2006Director: Bryan Singer
Cast: Kate Bosworth, Brandon Routh, Kevin Spacey
s far as I was concerned prior to seeing this movie, Superman was merely a logo for boxers and T-shirts. I’d never seen any of the original Superman movies or read any of the old comic books. I dimly knew that kryptonite was super-harmful (or super-helpful?), and that Clark Kent was a nerdy alter ego. Thankfully, Superman Returns speedily compensated for my cultural failings, and I quickly caught onto the machinations of this particular universe. Omnipotent Superman muscles his way through looming plot-holes. Nobody ever notices the feeble disguise of Clark Kent. I eagerly accept such premises in a world based on comic books.
Unfortunately, Superman Returns does not always run like clockwork. After spending years searching for his home planet, Superman (Brandon Routh) returns to Earth to find his love, Lois Lane (Kate Bosworth), about to win a Pulitzer for an editorial titled “Why the World Doesn’t Need Superman.” In tow behind Lois, a husband and child best signify ongoing life in lieu of superheroes. Nonetheless, Superman finds many disasters to avert, and the villainous Lex Luthor (Kevin Spacey) invents a plot complicated enough to warrant a 154-minute running time.
Despite the amusing antics of Lex Luthor, the real meat of Superman Returns lies in, well, the return of Superman. He is physically and morally flawless. Aside from portraying the ultimate all-American, the film also liberally splatters Christ imagery across the screen. Superman hovers over the planet, his noble face impressively filling the entire screen. What’s not to like?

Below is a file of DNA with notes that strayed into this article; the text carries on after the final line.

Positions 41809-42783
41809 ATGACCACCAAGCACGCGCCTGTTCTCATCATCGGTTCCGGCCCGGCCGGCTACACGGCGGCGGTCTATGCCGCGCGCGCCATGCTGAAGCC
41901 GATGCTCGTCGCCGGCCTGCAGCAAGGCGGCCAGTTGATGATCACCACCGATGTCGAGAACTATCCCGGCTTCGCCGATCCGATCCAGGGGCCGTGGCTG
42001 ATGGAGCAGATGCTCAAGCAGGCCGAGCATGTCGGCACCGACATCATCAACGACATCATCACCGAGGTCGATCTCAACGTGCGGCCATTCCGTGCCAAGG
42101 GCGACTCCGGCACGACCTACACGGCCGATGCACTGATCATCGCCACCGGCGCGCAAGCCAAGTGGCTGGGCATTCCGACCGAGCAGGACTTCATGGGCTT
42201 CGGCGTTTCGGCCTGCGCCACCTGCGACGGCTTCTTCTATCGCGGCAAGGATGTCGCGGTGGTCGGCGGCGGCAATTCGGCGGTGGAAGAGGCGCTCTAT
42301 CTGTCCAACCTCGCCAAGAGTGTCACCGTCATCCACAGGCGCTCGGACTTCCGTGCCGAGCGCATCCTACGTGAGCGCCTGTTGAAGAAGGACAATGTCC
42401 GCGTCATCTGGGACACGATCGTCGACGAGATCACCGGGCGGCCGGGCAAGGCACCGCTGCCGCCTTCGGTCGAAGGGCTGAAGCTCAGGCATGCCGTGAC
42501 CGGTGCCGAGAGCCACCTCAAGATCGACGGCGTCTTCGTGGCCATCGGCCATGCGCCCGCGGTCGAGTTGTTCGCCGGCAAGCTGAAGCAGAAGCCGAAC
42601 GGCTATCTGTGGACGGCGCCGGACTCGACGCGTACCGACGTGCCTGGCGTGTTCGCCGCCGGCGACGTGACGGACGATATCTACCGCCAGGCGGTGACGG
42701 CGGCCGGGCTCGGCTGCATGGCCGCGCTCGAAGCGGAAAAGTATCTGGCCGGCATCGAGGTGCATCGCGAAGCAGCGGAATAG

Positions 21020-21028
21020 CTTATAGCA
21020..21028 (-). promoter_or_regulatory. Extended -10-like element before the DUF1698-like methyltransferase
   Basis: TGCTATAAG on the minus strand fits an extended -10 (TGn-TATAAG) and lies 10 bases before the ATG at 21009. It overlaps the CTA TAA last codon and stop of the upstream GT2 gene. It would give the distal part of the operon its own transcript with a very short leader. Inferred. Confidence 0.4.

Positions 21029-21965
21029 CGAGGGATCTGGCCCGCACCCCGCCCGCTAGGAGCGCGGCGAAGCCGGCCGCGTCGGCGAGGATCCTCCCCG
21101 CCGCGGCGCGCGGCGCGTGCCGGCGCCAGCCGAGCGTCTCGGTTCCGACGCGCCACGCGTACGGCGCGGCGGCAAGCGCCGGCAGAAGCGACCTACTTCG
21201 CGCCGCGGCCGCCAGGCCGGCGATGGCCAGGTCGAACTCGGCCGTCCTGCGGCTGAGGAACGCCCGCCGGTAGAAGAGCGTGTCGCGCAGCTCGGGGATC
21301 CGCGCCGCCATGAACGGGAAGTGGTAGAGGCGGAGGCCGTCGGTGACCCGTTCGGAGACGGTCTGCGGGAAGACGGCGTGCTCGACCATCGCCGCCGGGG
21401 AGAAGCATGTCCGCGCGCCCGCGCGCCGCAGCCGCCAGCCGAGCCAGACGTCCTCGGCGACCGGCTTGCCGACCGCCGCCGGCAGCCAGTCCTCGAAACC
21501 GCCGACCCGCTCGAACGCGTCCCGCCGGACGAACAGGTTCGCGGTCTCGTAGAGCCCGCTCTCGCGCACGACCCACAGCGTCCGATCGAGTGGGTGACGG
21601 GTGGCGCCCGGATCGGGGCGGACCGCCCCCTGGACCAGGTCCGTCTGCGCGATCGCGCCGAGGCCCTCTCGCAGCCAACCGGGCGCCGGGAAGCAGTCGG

First of all, Superman is a blatant media whore. No matter how many countless lives are saved, that self-satisfied grin begins to wear on one’s nerves. Superman possesses the affable charm of a bar star coasting on his good looks. When a woman begs him for a date, Superman implicitly draws the encounter out, soaking in every iota of praise before a firm, gentlemanly rejection. Irritatingly, the man still utterly deserves all this acclaim. He’s Superman. If you got the chance to sleep with him, you would. Consequently, even though I think Superman is a bland character, I very much appreciated the complex conjuration of sour grapes and barely-concealed jealousy Superman Returns evoked in me.
By depicting Superman as a callous deserter, the story perfectly captures the odd balance between messiah and all-powerful hypocrite. Sadly, the filmmakers establish a fascinating premise only to let Superman off the hook far too easily. Lois Lane is angered by Superman’s effortless swoop back into the public consciousness, but as she tearfully begins a rebuttal editorial titled “Why the World Needs Superman” toward the end of the film, the audience never understands the evolution of her character.
Superman Returns is entertaining enough. A lengthy running time flies by, due mainly to Bryan Singer’s assured direction. The dialogue is pretty bad, but the visuals occasionally veer into truly remarkable territory. Still, as far as cinematic portrayals of Jesus go, Superman Returns reminds me more of Mel Gibson’s banal Passion than, say, Scorsese’s intriguing Last Temptation. Lex Luthor interestingly claims, “Gods are selfish beings who fly around in little red capes and don’t share their power with mankind.” However, this accusation never really applies and, despite his visible transgressions, Superman remains a flawless, dull character. What could have been a fascinating take on divine authority, natural supremacy, and American exceptionalism becomes an empty paean.
Superman Returns is playing in theatres across the country.